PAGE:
Adele Jones, the Delaware algebra teacher who was fired in 1993 for giving too many students poor grades, is back in the classroom.
The Indian River, Del., school board fired Jones because she gave about half of the students in her Algebra II class D's and F's. The board said she was incompetent and insubordinate. Jones said those students weren't working hard enough.
Jones's firing brought her instant celebrity, as newspapers and television and radio stations across the country picked up the story. Paramount Pictures pondered a movie deal. Letters poured in from teachers throughout the nation. Jones appealed the firing in court.
Last January, a Delaware Superior Court judge ordered the school board to vote again on Jones's dismissal, stating that the board had not reviewed the case fully. In March, the board voted to reinstate her. Three new members who had joined the board voted in favor of the reinstatement. The judge ordered one board member, whose children had been in Jones's class, to abstain from the vote.
In April, Jones was back at Sussex Central High. This fall, she was given three Algebra II classes and three Algebra I classes.
Naturally, her students are curious about what happened. One even interrupted her during class to ask about her appearance on the "Donahue" show. She tried hard to get the class to concentrate on algebra, but they persisted. Finally, she says, she gave her students a "three-minute synopsis" of her experience before steering them back to work. That seemed to satisfy them.
"Unless I deal with it," the 34-year-old teacher says, "the students are not going to be thinking about what I'm teaching."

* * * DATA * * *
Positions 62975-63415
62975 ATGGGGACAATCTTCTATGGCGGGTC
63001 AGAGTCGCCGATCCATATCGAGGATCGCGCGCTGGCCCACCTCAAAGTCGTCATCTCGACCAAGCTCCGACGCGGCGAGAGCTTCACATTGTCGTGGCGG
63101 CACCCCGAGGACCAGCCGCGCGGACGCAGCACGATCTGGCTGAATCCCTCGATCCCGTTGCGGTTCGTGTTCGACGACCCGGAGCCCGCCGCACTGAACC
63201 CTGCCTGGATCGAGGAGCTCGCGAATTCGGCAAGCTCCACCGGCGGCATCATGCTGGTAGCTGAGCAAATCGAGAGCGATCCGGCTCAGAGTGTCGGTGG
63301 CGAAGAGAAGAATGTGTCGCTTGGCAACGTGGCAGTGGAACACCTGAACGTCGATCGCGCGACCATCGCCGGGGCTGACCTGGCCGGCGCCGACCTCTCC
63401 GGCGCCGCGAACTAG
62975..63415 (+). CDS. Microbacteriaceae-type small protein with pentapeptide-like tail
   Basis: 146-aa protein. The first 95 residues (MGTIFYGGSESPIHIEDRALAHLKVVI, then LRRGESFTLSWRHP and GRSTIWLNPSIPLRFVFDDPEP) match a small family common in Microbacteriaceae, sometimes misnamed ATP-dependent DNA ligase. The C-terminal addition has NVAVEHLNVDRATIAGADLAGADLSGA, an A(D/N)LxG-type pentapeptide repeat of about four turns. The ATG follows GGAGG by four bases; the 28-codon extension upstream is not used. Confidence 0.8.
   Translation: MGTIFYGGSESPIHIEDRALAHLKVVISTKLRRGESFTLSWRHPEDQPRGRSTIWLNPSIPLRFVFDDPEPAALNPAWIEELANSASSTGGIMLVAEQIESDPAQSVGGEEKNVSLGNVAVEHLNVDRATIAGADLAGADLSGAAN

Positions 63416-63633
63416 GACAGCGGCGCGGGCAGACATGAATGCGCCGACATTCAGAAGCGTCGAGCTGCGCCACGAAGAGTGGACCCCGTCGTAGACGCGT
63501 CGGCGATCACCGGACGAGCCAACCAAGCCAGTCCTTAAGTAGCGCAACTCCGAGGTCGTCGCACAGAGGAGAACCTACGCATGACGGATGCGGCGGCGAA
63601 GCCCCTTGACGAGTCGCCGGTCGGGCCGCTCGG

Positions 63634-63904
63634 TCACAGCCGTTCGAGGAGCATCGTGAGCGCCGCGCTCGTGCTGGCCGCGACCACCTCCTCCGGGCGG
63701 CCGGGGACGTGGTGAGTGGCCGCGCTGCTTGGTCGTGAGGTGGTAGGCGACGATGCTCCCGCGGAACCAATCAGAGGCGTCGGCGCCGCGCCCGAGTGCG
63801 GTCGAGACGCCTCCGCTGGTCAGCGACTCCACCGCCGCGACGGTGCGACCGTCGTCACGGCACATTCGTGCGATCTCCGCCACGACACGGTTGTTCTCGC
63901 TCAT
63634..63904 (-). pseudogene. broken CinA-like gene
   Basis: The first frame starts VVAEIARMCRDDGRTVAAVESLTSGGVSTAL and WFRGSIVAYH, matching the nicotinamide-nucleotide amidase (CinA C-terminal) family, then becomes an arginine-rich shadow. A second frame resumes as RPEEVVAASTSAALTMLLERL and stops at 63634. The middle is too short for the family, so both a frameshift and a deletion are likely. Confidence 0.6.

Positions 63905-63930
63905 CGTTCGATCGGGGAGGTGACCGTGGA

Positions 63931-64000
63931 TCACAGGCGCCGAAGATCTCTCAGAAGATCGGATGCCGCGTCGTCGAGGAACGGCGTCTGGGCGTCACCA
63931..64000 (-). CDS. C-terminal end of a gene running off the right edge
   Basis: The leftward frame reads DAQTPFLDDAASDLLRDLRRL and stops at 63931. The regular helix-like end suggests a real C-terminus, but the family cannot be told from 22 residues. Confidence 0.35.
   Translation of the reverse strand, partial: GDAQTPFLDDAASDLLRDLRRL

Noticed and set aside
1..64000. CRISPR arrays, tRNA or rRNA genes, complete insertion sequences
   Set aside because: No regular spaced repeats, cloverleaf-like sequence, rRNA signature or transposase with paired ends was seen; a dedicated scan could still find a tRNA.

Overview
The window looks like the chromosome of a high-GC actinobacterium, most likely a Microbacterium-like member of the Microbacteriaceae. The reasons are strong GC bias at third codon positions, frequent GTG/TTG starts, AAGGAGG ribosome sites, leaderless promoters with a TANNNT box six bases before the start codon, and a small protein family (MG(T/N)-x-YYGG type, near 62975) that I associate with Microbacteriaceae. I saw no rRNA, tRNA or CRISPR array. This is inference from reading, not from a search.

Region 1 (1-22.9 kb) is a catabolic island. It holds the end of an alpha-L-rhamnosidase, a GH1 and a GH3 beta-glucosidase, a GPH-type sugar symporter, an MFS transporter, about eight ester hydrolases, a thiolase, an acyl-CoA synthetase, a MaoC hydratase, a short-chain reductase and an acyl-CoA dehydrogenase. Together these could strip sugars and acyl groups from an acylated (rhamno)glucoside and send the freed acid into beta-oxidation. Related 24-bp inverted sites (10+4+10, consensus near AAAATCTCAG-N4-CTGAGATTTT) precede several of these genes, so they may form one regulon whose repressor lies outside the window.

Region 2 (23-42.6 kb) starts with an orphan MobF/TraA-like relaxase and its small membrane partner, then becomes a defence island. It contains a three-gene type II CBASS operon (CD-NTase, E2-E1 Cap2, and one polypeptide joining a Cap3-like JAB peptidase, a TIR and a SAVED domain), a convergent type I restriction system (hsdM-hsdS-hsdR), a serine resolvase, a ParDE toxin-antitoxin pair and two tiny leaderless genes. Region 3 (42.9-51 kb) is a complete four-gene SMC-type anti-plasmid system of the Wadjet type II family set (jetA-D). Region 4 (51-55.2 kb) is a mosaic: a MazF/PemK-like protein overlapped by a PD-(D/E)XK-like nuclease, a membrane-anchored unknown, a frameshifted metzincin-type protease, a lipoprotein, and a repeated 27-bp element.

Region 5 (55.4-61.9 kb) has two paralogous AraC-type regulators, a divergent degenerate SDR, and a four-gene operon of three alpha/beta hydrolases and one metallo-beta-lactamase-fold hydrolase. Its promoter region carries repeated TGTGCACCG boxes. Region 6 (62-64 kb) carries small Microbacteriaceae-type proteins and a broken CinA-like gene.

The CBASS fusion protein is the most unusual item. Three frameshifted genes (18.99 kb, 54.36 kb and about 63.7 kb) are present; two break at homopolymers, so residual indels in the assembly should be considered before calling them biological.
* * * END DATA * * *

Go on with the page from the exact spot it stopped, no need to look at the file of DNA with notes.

The months she spent preparing her appeal were emotionally difficult, she says. One morning right before the 1993-94 school year started, she had an appointment with her lawyer, whose office was about a block from the high school.
"I drove by and the tears just started rolling down my face," she recalls. "I missed [teaching] so much."
"It's good to be back," she says. "Some days I realize I guess I enjoy teaching now more than I did before."
Things have changed at Sussex Central High this year. For one thing, she says, the new principal and assistant principal support her teaching methods.
She says she intends to answer every one of the 7,500 letters she received, most of which supported her and her philosophy. Some people even sent her money, which she says helped pay her mortgage when she was working part time before her appeal.
Dustin Sutton, the Texas teenager whose high school graduation was in jeopardy because of his troubles passing the state's exit exam, has turned the tables in the real world. Last week, he was scheduled to graduate near the top of his class from infantry school at Camp Pendleton in California.
He left home in Mesquite, Tex., three days after his graduation in May for boot camp and is scheduled to ship out of San Diego early next year when the Marine Corps deploys his company.